Cipla's reported December quarter topline as well as net profit were below Street expectations. The reason for the miss on the topline, which grew by 12.3% year-on-year, has been the India business (38% of consolidated revenues) where revenue fell by 0.4% impacted by a one-time policy change in its distribution system.
Adjusted for this, growth at the consolidated level would have been 17% while India revenues would have grown by 13%. For the December quarter, company's domestic retail sales, as reported by IMS, were up 18% as against industry growth of 16%. Cipla continues to be the third largest player in the domestic pharma space with a market share of 5.2%.
The one-time distribution change as well as currency headwinds also impacted its consolidated operating profit margins, which at 14.6% contracted 540 basis points year-on-year. Adjusted for the changes, margins according to the company would have been about 18%.
Going ahead, the company indicated that margins would be in the 17-18% range. Cipla also said that it is on track to meet the 100 basis point gain in operating profit margins for FY16 from the FY15 level of 19%, all of which provide comfort.
Given the focus on the US market, Cipla has increased its R&D expenditure as a percentage of sales from 6% a year ago to 8% now. The company is looking at 3-4 filings per quarter in the US (20 over the next one year) and expects FY17 to see good traction in the world's largest healthcare market.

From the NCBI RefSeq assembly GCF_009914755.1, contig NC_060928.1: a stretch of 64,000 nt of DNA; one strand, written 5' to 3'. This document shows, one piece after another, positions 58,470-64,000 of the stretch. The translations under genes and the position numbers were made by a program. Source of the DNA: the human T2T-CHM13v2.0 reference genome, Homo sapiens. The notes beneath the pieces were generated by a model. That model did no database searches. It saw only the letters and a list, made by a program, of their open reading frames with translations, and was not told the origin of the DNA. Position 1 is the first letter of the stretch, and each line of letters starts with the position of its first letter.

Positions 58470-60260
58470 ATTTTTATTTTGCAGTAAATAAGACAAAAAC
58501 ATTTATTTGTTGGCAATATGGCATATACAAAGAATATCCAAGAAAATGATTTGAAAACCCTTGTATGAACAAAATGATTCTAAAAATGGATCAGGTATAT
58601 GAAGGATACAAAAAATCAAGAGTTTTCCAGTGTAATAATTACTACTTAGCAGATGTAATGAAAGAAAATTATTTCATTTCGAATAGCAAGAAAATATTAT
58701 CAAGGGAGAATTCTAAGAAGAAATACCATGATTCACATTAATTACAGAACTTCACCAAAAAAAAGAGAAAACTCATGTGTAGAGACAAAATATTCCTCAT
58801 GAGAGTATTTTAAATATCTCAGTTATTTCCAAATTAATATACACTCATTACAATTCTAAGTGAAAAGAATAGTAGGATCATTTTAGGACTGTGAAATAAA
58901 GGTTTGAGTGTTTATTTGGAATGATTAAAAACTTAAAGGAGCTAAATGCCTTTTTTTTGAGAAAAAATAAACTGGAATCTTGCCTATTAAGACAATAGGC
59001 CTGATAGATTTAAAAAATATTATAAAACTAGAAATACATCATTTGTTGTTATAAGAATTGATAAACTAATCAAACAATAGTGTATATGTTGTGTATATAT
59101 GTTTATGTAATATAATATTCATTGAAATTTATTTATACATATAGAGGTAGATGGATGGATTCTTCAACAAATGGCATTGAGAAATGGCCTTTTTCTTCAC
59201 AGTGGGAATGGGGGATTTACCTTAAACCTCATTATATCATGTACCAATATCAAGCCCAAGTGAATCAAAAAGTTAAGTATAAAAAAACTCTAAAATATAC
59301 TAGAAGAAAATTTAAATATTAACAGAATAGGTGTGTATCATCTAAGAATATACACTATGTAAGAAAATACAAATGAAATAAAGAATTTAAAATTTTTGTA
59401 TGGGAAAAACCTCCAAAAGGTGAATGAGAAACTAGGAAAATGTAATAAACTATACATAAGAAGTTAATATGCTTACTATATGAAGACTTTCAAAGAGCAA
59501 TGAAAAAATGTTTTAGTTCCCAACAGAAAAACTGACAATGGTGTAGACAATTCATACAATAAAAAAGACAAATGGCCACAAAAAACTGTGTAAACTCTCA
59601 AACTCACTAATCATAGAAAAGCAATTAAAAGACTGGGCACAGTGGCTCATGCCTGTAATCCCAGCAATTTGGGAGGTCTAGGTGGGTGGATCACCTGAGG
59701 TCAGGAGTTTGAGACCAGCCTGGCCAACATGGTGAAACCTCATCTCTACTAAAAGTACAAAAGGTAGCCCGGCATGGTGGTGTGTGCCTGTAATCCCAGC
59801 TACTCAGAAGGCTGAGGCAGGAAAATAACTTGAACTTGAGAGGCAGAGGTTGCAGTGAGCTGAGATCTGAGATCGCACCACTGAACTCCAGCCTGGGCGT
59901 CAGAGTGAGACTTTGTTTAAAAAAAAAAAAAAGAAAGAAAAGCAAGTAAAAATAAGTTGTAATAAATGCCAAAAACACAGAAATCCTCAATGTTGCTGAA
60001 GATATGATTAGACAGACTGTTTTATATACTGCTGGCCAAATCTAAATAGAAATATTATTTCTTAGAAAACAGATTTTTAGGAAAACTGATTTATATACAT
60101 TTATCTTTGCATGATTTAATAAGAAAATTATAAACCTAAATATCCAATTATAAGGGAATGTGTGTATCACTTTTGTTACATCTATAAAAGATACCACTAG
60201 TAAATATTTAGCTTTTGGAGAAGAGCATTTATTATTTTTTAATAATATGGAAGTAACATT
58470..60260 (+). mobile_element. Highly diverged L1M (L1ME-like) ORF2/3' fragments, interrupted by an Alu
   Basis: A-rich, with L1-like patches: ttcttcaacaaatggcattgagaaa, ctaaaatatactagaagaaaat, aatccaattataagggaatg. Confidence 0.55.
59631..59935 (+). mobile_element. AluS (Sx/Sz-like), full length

Some of the filings (65-70 in total) could include first-to-files which may translate into higher revenues and margins. In addition to the R&D, Cipla has also indicated that it will increase investments in consumer healthcare and biologics businesses.
The key performer for the company has been exports (59% of consolidated topline), revenues from which grew by 28% year-on-year. The growth was driven by its South Africa business and other emerging markets. Revenues from South Africa business grew by over 20% year-on-year and about 43% for the nine months ended December 2015.
Both the private healthcare as well as the tender business (about a third of South African revenues) did well with growth in the former being driven by the licensing deal with Teva as well as the strong respiratory portfolio. Barring the one-offs, the results are inline and given the expansion plans and product pipeline, Cipla's long-term story looks good.